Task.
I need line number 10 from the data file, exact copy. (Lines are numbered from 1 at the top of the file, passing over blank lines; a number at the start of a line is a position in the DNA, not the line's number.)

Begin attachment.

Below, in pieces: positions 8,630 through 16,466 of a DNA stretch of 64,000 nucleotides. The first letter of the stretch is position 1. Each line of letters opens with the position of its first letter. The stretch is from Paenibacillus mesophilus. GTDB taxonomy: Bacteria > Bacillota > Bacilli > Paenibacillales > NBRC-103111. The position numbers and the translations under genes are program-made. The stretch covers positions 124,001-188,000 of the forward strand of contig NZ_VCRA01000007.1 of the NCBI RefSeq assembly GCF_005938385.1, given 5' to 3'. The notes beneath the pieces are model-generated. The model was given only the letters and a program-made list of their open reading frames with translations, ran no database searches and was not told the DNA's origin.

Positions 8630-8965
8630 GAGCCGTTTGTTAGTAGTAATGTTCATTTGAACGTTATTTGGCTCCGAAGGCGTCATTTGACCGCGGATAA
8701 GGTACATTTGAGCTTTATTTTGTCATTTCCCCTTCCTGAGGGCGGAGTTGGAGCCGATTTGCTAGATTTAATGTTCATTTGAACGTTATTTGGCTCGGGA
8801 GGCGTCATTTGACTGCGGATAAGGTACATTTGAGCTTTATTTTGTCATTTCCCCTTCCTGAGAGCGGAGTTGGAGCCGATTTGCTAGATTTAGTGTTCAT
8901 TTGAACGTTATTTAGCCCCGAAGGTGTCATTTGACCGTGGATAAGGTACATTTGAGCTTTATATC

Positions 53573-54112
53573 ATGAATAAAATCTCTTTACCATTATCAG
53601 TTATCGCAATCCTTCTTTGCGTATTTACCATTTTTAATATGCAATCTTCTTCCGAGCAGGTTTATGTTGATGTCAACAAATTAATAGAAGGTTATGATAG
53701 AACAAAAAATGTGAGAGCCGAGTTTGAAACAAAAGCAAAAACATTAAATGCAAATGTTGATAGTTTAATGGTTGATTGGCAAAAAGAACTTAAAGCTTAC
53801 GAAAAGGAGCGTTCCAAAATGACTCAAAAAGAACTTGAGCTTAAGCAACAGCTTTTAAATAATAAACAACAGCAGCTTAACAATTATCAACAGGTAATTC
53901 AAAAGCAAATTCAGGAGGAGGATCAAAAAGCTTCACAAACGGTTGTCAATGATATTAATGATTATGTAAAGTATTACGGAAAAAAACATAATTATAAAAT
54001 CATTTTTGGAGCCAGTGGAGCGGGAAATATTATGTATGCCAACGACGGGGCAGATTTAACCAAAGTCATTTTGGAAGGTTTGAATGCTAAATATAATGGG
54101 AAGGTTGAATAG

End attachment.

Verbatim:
53701 AACAAAAAATGTGAGAGCCGAGTTTGAAACAAAAGCAAAAACATTAAATGCAAATGTTGATAGTTTAATGGTTGATTGGCAAAAAGAACTTAAAGCTTAC